The shift towards flexible working practices was a fast-developing trend before COVID-19. Here, the experts explain why they think remote working is here to stay
In March 2020, many of the world’s knowledge workers had something in common – they were almost all working remotely. Between the World Health Organisation officially declaring COVID-19 a pandemic on 11 March and 27 March, an estimated 16 million people in the US alone had packed up their office desks and started working from home.
“These new numbers represent a seismic shift in work culture,” says Rani Molla X in Vox. Prior to the pandemic, she explains, the number of people regularly working from home remained in the single digits, with only about 4 percent of the US workforce working from home at least half the time.
After the pandemic, how likely is it that these workers who’ve had a taste of remote working will want to return to the office under the same conditions as before? Not likely, say the experts. Below, they explain why they think remote and flexible working will be here to stay.
It’s an experiment with promising results
Heinan Landa, the CEO of Optimal Networks and the author of The Modern Law Firm: How to Thrive in an Era of Rapid Technological Change, calls the outbreak “the world’s large work-from-home experiment” in Fast Company. “For companies and businesses who are just now navigating the challenges of remote work, they will perhaps bolster their flexibility options, improve their technology and cybersecurity, and take a second look at their current operational processes,” Landa says. “This is, in fact, a wake-up call for companies who have never had to deal with something like this before. For some, perhaps the outbreak will prove that remote work is a very real option and one essential to a business continuity plan.”
You can’t put the genie back in the bottle
“Once [employees have experienced remote working], they’re going to want to continue,” says Kate Lister, president of consulting firm Global Workplace Analytics, quoted in Recode. She predicts that 30% of people will work from home multiple days per week within a couple of years. Lister added that there has been pent-up demand by employees for greater work-life flexibility, and that the coronavirus has made their employers see the light, especially as they themselves have had to work from home.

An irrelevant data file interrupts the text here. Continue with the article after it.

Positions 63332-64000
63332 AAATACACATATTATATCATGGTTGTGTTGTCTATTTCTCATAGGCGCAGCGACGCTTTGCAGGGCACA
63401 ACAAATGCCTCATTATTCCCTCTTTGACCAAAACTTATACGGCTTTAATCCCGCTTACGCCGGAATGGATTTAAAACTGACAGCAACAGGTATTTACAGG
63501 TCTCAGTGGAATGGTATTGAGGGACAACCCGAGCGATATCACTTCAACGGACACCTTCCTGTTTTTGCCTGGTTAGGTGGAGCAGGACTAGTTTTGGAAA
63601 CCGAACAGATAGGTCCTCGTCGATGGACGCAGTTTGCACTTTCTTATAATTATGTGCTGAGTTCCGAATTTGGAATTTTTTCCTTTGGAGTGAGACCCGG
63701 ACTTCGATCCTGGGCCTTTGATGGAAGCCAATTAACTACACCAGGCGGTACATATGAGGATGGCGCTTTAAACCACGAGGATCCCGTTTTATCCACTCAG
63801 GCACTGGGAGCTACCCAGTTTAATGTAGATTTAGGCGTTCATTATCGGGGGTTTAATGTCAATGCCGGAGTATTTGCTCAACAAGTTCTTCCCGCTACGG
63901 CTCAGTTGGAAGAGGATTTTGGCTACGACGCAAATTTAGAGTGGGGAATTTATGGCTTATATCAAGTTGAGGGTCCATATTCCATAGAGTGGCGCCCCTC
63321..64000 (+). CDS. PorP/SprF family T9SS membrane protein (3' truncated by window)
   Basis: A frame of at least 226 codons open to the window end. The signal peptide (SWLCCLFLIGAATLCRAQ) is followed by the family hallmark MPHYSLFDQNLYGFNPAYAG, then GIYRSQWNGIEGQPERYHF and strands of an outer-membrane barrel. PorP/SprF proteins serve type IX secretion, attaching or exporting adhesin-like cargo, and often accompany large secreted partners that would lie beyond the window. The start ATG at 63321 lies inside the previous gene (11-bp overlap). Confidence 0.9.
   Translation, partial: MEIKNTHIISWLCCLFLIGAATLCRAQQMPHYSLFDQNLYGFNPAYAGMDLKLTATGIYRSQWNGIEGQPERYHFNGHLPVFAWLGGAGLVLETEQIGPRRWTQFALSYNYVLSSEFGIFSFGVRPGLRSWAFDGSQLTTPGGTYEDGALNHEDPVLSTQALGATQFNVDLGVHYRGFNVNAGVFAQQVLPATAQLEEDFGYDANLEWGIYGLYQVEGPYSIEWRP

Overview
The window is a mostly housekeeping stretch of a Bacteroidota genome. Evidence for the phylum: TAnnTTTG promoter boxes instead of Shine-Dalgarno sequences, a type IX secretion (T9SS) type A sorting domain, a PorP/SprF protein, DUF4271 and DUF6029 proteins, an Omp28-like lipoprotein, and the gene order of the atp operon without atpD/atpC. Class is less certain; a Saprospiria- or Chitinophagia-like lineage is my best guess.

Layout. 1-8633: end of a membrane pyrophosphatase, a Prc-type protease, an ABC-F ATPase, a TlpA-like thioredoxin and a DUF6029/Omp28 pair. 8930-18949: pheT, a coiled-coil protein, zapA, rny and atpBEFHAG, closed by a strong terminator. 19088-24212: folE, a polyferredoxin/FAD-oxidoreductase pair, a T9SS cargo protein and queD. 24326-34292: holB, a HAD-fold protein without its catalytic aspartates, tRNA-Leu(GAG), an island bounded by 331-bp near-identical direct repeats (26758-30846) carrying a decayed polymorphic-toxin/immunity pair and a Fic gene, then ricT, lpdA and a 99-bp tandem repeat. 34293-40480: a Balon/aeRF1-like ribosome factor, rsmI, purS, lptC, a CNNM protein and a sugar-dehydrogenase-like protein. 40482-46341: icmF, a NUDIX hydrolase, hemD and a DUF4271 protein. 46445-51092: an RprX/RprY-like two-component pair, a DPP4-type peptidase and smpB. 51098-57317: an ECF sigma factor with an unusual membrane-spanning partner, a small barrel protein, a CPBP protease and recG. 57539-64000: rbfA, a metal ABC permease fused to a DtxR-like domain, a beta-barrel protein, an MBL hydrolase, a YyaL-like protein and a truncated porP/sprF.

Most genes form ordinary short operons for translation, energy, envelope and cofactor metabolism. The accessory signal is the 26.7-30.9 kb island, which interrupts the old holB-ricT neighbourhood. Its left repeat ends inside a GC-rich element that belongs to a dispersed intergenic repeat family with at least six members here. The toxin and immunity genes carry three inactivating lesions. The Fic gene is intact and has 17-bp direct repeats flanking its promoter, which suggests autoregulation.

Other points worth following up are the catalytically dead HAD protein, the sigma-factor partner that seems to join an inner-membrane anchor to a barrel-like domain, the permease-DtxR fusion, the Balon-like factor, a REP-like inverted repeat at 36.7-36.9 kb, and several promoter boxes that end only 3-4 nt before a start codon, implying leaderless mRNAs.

It will make companies reassess their culture
“This is not how I envisioned the distributed work revolution taking hold,” says Matt Mullenweg, chief executive of WordPress and Tumblr owner Automattic, quoted in The Guardian. Mullenweg’s company is already distributed, and he predicts the changes “might also offer an opportunity for many companies to finally build a culture that allows long-overdue work flexibility. “Millions of people will get the chance to experience days without long commutes, or the harsh inflexibility of not being able to stay close to home when a family member is sick… This might be a chance for a great reset in terms of how we work,” he says.
Organisations will see the value of remote work
“It only makes sense that employers are going to think long and hard about expanding flexible work arrangements and remote work options once things return to some semblance of normalcy,” says Mark McGraw, analyst at research firm Institute for Corporate Productivity (i4cp). “I think companies are going to see that some, maybe many, of the jobs they’ve always thought had to be done onsite could be done just about anywhere and could be done just as well.” New data from i4cp found that more than half of 27 employers surveyed plan to expand or increase flexible work arrangements on a more permanent basis after the coronavirus outbreak is contained. Just 15% said they did not plan to revisit remote work options in the wake of COVID-19.
It could make the workplace more diverse
Hayden Brown, CEO and President of Upwork says that while the shift was already happening before the outbreak, she is now starting to see more businesses move toward finding and hiring talent based on proven quality, experience, and skill. She believes “COVID-19 has only accelerated this reduced concern for the physical constraints of location.”
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